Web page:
FA19:Lecture 3 Set constructions

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In this lecture, we introduced some of the basic set operations, and started discussing how to prove things.

Set operations

There are several ways to combine sets together; here we discuss three: the union, intersection and set difference.

Union

Definition: Union
If [math]A [/math] and [math]B [/math] are sets, then the union of [math]A [/math] and [math]B [/math] (written [math]A \href{/cs2800/wiki/index.php/%5Ccup}{\cup} B [/math]) is given by [math]A \cup B \href{/cs2800/wiki/index.php/Definition}{:=} \{x \href{/cs2800/wiki/index.php/%5Cmid}{\mid} x \href{/cs2800/wiki/index.php/%5Cin}{\in} A \href{/cs2800/wiki/index.php/Or}{\text{ or }} x \href{/cs2800/wiki/index.php/%5Cin}{\in} B\} [/math].

This means that if you know [math]x \href{/cs2800/wiki/index.php/%5Cin}{\in} A \href{/cs2800/wiki/index.php/%5Ccup}{\cup} B [/math], you can conclude that 'either' [math]x \href{/cs2800/wiki/index.php/%5Cin}{\in} A [/math] 'or' [math]x \href{/cs2800/wiki/index.php/%5Cin}{\in} B [/math], and similarly you can prove [math]x \href{/cs2800/wiki/index.php/%5Cin}{\in} A \href{/cs2800/wiki/index.php/%5Ccup}{\cup} B [/math] if you can either prove [math]x \href{/cs2800/wiki/index.php/%5Cin}{\in} A [/math] or that [math]x \href{/cs2800/wiki/index.php/%5Cin}{\in} B [/math].

In this Venn diagram, the union of [math]A [/math] and [math]B [/math] is shaded:

Venn-union.svg

Intersection

Definition: Intersection
If [math]A [/math] and [math]B [/math] are sets, then the intersection of [math]A [/math] and [math]B [/math] (written [math]A \href{/cs2800/wiki/index.php/%5Ccap}{\cap} B [/math]) is given by [math]A \href{/cs2800/wiki/index.php/%5Ccap}{\cap} B \href{/cs2800/wiki/index.php/Definition}{:=} \{x \href{/cs2800/wiki/index.php/%5Cmid}{\mid} x \href{/cs2800/wiki/index.php/%5Cin}{\in} A \href{/cs2800/wiki/index.php/And}{\text{ and }} x \href{/cs2800/wiki/index.php/%5Cin}{\in} B\} [/math].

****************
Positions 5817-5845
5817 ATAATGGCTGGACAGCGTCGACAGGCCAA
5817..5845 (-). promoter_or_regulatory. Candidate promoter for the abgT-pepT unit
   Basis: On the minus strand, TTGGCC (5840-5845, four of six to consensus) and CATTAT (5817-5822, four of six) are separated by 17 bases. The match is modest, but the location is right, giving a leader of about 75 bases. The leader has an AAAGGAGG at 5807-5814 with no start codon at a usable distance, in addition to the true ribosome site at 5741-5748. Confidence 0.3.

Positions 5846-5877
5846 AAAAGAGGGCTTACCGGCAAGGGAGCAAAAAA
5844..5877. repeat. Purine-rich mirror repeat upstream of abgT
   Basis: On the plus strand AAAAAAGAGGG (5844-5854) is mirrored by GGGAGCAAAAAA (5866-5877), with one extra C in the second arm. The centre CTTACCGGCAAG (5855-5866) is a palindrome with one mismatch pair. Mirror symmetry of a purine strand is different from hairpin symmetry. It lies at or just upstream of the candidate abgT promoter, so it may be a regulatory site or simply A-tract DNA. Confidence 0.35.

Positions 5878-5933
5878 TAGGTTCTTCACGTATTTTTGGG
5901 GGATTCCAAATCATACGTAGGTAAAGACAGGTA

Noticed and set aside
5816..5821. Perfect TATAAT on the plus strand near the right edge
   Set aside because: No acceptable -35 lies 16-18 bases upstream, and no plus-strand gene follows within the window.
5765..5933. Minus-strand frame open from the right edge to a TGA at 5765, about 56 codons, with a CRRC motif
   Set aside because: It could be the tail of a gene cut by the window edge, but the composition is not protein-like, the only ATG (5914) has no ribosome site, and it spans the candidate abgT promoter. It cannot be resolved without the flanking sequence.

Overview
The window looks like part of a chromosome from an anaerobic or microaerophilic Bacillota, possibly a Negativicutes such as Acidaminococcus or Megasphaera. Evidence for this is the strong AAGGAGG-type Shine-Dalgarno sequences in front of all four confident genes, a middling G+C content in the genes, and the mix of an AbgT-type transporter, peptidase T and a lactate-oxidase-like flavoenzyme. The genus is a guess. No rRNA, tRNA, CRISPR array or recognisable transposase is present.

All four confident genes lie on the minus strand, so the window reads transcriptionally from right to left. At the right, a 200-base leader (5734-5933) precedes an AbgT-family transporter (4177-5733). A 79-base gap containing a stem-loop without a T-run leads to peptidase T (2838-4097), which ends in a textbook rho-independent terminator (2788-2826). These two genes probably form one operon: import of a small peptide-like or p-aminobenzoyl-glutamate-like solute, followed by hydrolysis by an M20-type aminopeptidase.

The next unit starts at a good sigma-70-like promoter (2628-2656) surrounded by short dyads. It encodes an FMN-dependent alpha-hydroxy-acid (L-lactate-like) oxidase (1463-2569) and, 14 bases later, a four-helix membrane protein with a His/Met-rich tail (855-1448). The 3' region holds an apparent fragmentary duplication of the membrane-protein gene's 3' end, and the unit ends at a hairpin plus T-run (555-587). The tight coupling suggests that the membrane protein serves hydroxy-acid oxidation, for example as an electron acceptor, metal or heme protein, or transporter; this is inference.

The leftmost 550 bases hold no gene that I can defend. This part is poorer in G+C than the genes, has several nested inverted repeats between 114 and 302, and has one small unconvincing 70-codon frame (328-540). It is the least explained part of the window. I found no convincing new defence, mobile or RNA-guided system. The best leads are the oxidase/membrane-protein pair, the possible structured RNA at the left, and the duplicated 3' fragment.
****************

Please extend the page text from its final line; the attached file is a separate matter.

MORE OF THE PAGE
This means that if you know [math]x \href{/cs2800/wiki/index.php/%5Cin}{\in} A \href{/cs2800/wiki/index.php/%5Ccap}{\cap} B [/math], you can conclude 'both' that [math]x \href{/cs2800/wiki/index.php/%5Cin}{\in} A [/math] 'and' [math]x \href{/cs2800/wiki/index.php/%5Cin}{\in} B [/math], and similarly you must prove both [math]x \href{/cs2800/wiki/index.php/%5Cin}{\in} A [/math] and [math]x \href{/cs2800/wiki/index.php/%5Cin}{\in} B [/math] to prove [math]x \href{/cs2800/wiki/index.php/%5Cin}{\in} A \href{/cs2800/wiki/index.php/%5Ccap}{\cap} B [/math].

In this Venn diagram, the intersection of [math]A [/math] and [math]B [/math] is shaded:

Venn-intersection.svg

Set difference

Definition: Set difference
If [math]A [/math] and [math]B [/math] are sets, then the set difference [math]A [/math] minus [math]B [/math] (written [math]A \href{/cs2800/wiki/index.php/%5Csetminus}{\setminus} B [/math]) is given by [math]A \href{/cs2800/wiki/index.php/%5Csetminus}{\setminus} B \href{/cs2800/wiki/index.php/Definition}{:=} \{x \href{/cs2800/wiki/index.php/%5Cmid}{\mid} x \href{/cs2800/wiki/index.php/%5Cin}{\in} A \href{/cs2800/wiki/index.php/And}{\text{ and }} x \href{/cs2800/wiki/index.php/%5Cnotin}{\notin} B\} [/math].

We use the symbol [math]\href{/cs2800/wiki/index.php/%5Csetminus}{\setminus} [/math] instead of the normal [math]- [/math] because occasionally we will want to use sets to represent number-like things, and we will want to define subtraction differently for those sets (in particular, we will do this in the section on Category:number theory).

This means that if you know [math]x \href{/cs2800/wiki/index.php/%5Cin}{\in} A \href{/cs2800/wiki/index.php/%5Csetminus}{\setminus} B [/math], you can conclude 'both' that [math]x \href{/cs2800/wiki/index.php/%5Cin}{\in} A [/math] 'and' [math]x \href{/cs2800/wiki/index.php/%5Cnotin}{\notin} B [/math], and similarly you must prove both [math]x \href{/cs2800/wiki/index.php/%5Cin}{\in} A [/math] and [math]x \href{/cs2800/wiki/index.php/%5Cnotin}{\notin} B [/math] to prove [math]x \href{/cs2800/wiki/index.php/%5Cin}{\in} A \href{/cs2800/wiki/index.php/%5Csetminus}{\setminus} B [/math].

In this Venn diagram, the set difference [math]A [/math] minus [math]B [/math] is shaded:

Venn-diff.svg

Power set


Definition: Power set